In Pictures: Drive-ins, dusk, and dashboards in California

Los Angeles

The Glendale parking lot is filling up quickly as Xavier Sanchez carefully directs another car into just the right spot.

It’s not the weekend, or even a new blockbuster release, but the cars keep lining up to see the pop-up double feature at the Electric Dusk Drive-In. Even as indoor theaters slowly begin to reopen, Los Angeles moviegoers still seem to be flocking to the reemerging drive-in movie scene. Is it just nostalgia or a trend that’s here to stay? 

With its year-round temperate weather and deeply embedded car culture, a city like Los Angeles seems to be the perfect place for drive-in theaters. Before the pandemic, a slow and steady decline had settled in, leaving only a handful of viable theaters scattered around the area. Mission Tiki Drive-In Theatre in Montclair, which opened in 1956, had seen a decline in ticket sales and the site was sold.

Why We Wrote This

As moviegoers flocked to drive-in theaters in search of a pandemic distraction, they found something more – nostalgia and a reminder of just how good it feels to do something together, even when you’re in separate cars.

The pandemic ended up being a bittersweet reprieve for Mission Tiki. As the developer delayed breaking ground, the drive-in saw an increase in ticket sales as moviegoers rediscovered the retro entertainment. The temporary reopening also gave local fans more time to say goodbye.

With so few established drive-in theaters left, pop-ups have swept in. Using inflatable screens and rented parking lots, new companies are offering blockbuster releases and old films to audiences.

“We were locked in quarantine in 2020. I sat there and scratched my head. It’s like, what a great opportunity to make lemonade out of lemons,” says P. Ben Chou, founder of WE Drive-Ins, who used his new company to address the need for pandemic-safe entertainment in his community.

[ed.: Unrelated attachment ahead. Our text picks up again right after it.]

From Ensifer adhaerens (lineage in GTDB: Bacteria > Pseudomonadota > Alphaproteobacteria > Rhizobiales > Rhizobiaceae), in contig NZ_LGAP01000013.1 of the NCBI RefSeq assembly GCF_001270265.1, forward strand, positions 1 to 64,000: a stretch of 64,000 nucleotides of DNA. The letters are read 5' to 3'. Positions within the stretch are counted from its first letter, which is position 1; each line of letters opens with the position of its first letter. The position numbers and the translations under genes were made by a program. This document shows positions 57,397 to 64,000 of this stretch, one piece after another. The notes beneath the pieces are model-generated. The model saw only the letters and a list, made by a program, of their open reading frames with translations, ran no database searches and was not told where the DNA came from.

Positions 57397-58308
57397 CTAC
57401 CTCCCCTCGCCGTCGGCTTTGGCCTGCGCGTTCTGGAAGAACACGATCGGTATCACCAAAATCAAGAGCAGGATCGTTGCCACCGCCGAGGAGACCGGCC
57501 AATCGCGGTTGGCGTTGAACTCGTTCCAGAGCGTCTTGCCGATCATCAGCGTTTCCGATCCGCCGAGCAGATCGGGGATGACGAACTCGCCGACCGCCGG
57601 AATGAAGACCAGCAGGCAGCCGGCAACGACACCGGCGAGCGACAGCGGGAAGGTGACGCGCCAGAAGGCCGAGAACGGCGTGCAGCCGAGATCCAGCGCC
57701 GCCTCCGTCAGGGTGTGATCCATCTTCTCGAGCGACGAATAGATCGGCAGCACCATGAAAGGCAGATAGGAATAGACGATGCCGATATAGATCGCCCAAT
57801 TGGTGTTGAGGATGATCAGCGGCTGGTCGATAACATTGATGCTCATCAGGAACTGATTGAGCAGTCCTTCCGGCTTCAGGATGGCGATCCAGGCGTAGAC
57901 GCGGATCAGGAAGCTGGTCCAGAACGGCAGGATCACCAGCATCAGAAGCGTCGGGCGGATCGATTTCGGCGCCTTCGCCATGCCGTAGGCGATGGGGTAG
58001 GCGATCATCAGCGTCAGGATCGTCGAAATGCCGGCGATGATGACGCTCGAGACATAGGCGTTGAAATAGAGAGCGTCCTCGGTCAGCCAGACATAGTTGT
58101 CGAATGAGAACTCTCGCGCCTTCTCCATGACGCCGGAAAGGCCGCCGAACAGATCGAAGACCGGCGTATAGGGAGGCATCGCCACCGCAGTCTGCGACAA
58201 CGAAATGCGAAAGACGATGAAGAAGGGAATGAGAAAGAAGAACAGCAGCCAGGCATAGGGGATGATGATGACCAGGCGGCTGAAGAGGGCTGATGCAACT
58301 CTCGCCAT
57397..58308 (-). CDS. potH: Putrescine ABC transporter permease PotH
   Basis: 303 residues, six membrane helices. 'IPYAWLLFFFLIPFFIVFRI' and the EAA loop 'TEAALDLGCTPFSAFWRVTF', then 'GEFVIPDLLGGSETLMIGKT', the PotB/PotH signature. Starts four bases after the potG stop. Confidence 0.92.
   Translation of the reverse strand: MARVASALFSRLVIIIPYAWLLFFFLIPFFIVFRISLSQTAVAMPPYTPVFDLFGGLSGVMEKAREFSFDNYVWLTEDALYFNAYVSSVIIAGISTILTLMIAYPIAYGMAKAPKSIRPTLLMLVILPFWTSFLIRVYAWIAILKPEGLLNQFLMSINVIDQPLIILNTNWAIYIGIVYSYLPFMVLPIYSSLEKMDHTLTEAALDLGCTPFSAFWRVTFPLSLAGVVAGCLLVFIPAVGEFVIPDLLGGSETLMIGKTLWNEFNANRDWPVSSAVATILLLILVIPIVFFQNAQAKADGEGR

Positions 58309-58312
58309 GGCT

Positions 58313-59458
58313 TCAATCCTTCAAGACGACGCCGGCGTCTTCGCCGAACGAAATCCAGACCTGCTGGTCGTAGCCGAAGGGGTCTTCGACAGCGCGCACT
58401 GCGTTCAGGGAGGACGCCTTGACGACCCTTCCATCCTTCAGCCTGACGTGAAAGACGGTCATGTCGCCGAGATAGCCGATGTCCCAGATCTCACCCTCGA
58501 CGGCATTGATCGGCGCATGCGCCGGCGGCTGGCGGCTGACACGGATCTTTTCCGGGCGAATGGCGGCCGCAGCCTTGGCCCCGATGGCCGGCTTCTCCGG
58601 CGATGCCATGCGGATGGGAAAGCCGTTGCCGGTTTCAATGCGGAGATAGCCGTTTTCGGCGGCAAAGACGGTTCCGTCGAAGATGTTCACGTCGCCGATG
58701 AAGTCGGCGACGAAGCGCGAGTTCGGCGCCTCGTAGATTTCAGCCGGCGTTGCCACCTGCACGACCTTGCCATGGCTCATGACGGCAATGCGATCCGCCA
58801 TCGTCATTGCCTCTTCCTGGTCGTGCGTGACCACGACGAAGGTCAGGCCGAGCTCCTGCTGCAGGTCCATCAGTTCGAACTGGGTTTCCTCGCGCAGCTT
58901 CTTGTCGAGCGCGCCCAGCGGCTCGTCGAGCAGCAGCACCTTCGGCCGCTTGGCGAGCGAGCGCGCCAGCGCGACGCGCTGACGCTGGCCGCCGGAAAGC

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Mr. Chou decided that he could help not only cooped-up movie fans (by “restoring the hearts”) but also workers hit hardest by the pandemic (in the restaurant and theater sectors). Before going on hiatus recently, his pop-ups included food and films, so that he was “putting both sectors, to a small degree, back to work,” Mr. Chou says.  

Despite the struggles of the older, established drive-ins, pop-up models that repurpose underused spaces seem to be thriving for now, even as indoor entertainment becomes more widely available. 

Moviegoers watch previews at Mission Tiki Drive-In Theatre on May 6, 2021, in Montclair, California. The facility, which was sold to a developer, will cease operations soon.

Xavier Sanchez directs parking at Electric Dusk Drive-In.

UCLA students, from left to right, Rebecca Chelsi, Erin Hall, Vivian To, and Conor McCaulley wait for a showing of “Rushmore” at Electric Dusk Drive-In on April 1 in Glendale, California.

An old refreshments sign hangs on the snack bar building at Mission Tiki Drive-In Theatre. The drive-in, which opened in 1956, was sold to a developer. It gained a temporary reprieve to show movies during the pandemic.

Chelsea Cabriole prepares popcorn for moviegoers before a showing of “Godzilla vs. Kong” at a pop-up theater run by WE Drive-Ins on April 2 in Santa Monica, California.

Moviegoers watch a film from their cars.

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